The conflicting views of Leeds United tour legacy - Graham Smyth's Verdict on top flight rehearsal

Determining Leeds United's size, stature and standing in the Premier League on their Australian tour has depended entirely on perspective.
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Up close, in the lager-infused frenzy of fan events in Gold Coast, Brisbane and Perth, as Whites from all over Oz mingled with their travelling UK, Singaporean and Malaysian counterparts, Leeds looked like a big deal.

The intensity of the following Down Under has more than met the expectations of new signings, all of whom cited the club's fanbase and history in their reasons for making summer moves. But even those in the travelling party with plenty of Elland Road experience have been caught by surprise during this trip, Pascal Struijk and Joe Gelhardt among those putting voice to that very thought.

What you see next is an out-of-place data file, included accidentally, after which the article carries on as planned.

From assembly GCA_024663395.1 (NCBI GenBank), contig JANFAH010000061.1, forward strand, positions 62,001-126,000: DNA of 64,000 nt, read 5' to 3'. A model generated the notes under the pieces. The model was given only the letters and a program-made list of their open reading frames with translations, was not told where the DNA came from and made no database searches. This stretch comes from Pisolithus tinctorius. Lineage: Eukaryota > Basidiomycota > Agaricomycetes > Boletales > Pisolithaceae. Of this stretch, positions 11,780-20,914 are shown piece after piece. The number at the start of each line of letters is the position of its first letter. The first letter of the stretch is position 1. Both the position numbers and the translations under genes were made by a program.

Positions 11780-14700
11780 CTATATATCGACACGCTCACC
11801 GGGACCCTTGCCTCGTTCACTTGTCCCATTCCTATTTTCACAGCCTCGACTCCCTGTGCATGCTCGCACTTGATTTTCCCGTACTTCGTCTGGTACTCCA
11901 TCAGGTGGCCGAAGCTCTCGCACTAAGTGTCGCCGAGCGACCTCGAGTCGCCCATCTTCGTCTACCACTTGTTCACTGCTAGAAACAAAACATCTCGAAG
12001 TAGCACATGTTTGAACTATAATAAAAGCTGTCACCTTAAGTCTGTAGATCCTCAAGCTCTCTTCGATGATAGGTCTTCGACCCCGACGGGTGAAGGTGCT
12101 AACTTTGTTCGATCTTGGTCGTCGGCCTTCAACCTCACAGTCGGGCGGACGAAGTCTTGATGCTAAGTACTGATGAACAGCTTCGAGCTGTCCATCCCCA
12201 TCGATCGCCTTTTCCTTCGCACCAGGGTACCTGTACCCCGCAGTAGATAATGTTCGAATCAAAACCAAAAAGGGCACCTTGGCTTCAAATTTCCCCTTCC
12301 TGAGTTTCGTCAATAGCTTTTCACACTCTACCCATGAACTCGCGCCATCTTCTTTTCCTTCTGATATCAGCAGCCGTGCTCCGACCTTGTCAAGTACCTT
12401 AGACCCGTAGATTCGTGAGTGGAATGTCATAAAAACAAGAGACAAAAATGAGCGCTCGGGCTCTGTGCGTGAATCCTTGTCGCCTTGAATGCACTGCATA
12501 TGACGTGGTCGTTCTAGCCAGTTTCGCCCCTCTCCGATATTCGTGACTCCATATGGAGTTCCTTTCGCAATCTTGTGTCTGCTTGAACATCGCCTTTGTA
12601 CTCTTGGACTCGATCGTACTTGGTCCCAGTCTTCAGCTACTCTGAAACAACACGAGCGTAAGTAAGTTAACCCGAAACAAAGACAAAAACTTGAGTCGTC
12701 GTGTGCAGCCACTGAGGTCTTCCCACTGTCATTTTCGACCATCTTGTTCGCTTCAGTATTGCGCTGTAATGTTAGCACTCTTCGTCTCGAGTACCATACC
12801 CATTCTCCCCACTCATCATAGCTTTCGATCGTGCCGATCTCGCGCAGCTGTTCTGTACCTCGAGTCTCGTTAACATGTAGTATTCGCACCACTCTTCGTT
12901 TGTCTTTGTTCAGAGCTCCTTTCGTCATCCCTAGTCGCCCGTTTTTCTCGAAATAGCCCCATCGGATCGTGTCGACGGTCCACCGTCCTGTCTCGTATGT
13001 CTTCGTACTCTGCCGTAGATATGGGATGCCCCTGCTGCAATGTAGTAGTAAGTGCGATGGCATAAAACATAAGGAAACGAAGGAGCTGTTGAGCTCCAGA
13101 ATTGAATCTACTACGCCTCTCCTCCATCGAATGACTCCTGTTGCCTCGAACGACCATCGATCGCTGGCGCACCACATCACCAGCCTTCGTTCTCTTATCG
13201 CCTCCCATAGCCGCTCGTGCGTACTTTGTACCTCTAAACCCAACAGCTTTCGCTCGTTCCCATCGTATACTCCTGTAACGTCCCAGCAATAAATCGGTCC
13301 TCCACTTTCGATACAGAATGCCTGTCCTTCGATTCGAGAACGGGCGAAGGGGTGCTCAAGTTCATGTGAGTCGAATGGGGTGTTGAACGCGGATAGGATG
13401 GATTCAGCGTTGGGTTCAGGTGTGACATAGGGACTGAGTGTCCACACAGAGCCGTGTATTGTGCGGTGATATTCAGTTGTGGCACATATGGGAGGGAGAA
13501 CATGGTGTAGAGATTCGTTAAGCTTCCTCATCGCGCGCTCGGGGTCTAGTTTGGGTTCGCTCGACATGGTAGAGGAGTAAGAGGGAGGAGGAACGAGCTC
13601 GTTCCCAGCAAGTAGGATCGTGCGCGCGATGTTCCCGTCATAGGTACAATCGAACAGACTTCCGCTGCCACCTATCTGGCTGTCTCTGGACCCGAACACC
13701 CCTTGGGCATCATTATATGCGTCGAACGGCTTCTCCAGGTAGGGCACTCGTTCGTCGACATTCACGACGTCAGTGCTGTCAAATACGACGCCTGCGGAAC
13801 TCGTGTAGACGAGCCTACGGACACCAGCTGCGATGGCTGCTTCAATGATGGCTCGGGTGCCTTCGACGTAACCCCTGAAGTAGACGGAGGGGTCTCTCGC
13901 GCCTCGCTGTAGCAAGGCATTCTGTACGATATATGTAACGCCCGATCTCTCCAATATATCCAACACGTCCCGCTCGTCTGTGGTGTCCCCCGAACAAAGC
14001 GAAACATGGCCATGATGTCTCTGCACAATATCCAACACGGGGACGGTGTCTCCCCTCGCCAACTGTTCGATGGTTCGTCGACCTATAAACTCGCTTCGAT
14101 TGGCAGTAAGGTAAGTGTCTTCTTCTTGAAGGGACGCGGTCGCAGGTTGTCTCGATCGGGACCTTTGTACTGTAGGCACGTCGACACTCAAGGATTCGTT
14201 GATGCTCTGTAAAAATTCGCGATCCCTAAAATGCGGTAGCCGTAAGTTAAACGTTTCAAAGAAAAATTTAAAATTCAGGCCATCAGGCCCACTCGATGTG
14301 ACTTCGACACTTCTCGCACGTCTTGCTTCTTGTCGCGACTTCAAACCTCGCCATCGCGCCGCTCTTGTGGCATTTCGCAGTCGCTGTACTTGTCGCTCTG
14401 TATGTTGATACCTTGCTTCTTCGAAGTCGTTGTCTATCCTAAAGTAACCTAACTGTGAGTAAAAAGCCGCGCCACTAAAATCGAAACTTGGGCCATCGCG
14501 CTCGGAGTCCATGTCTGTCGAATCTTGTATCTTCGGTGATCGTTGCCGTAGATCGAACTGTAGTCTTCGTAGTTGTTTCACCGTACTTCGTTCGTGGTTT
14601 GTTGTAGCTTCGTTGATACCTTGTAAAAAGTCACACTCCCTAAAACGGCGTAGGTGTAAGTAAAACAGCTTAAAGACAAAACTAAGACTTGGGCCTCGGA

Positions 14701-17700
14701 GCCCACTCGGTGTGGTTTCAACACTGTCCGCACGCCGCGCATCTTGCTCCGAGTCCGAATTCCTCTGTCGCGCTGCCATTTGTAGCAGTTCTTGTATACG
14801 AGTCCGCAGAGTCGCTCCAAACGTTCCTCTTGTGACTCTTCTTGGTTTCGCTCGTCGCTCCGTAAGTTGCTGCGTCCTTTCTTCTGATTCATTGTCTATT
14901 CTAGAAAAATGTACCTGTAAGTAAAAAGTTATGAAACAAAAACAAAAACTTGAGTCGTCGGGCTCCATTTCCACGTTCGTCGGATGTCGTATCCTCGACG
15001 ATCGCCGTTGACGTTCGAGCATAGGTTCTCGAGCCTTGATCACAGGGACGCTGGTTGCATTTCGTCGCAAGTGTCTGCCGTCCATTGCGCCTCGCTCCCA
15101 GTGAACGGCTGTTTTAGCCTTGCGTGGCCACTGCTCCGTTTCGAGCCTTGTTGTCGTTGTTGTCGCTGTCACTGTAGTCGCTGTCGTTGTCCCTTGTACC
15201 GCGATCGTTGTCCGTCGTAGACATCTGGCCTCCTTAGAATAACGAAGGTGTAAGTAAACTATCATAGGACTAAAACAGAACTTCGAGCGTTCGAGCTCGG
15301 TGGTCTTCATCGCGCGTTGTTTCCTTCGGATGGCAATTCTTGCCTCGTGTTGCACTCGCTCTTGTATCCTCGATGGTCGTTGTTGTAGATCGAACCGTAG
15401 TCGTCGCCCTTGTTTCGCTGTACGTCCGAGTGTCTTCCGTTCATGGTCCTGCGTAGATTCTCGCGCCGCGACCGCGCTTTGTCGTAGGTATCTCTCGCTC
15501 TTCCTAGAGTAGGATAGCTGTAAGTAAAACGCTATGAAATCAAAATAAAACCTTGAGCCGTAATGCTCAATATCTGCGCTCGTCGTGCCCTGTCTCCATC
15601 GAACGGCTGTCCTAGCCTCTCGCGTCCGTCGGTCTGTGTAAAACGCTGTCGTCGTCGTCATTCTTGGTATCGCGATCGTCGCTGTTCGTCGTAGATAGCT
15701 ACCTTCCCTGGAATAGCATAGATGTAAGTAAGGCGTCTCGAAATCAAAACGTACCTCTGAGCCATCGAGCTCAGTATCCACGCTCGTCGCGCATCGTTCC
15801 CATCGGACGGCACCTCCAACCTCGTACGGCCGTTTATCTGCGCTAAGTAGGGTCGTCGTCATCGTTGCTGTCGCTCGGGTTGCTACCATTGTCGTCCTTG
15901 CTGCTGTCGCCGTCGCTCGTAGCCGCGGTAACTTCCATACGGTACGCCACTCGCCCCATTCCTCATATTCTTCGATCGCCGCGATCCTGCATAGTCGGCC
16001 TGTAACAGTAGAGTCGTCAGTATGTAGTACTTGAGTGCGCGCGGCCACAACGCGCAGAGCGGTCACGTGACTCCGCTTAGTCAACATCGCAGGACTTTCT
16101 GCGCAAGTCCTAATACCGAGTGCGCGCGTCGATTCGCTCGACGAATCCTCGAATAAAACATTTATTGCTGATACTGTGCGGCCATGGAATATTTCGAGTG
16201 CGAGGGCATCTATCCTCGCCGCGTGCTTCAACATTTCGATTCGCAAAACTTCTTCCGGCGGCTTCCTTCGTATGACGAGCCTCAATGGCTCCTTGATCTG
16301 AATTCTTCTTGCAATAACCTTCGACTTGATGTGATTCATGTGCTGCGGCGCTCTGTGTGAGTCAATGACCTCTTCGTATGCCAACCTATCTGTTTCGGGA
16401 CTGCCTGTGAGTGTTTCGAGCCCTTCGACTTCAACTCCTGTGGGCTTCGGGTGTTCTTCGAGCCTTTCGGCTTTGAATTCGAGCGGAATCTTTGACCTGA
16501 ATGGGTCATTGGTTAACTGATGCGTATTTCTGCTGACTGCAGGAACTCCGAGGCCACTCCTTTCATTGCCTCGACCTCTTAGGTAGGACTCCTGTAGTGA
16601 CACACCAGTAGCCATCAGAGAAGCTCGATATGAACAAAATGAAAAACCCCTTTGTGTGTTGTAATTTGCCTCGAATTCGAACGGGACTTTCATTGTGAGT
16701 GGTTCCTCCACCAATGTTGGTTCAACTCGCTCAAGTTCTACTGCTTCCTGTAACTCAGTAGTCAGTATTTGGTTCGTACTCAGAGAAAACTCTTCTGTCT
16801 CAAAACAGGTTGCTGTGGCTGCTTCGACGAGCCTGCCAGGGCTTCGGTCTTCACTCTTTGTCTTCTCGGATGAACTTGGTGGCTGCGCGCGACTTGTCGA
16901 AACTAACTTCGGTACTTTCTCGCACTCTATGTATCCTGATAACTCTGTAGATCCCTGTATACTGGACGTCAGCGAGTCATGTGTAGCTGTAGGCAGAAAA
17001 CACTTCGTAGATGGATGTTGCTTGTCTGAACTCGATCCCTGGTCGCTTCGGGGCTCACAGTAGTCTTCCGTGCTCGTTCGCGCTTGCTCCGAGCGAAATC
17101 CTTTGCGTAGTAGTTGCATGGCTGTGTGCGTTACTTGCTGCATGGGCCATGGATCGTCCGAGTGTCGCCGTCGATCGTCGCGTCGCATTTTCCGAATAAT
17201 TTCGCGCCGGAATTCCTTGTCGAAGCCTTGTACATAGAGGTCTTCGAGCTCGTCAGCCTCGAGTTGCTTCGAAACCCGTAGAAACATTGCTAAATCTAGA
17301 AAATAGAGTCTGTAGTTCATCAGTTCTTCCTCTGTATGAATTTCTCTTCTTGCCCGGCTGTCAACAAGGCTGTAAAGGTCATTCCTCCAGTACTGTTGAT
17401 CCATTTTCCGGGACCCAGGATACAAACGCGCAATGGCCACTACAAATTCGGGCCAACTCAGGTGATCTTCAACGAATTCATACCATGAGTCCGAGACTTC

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As more than 600 packed the Gage Roads Freo Brewery the night before the game against Crystal Palace to roar Gelhardt, Adam Forshaw, Marc Roca and Mateusz Klich onto the stage for a Q and A session, Leeds sounded like a big deal.

Event compere and Australian media personality Rich Bayliss put it thusly: "I don't think Crystal Palace will be having an event with 600 at it this evening."

Conversely, the sight of Jesse Marsch laying out cones and marking out training pitches, as the communications team mucked in with the kit men and coaches ferrying equipment from the coach to the training ground, gave Leeds the feel of a small, tightly-knit club. Aston Villa brought a muscle-bound security team out to Oz with them, Leeds brought none, happily relying on the stewarding provision in place at each venue.

Viewed in the wider context of the cities they have visited, Leeds' presence has had a varying impact.

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If they made a ripple in the Gold Coast and Brisbane, they made waves in Perth, where 60 Whites greeted them at the airport and where the badge was strewn across the city centre.

TOUR CLOSER - Rodrigo's penalty gave Leeds United a 1-1 draw with Crystal Palace to close their tour of Australia. Pic: GettyTOUR CLOSER - Rodrigo's penalty gave Leeds United a 1-1 draw with Crystal Palace to close their tour of Australia. Pic: Getty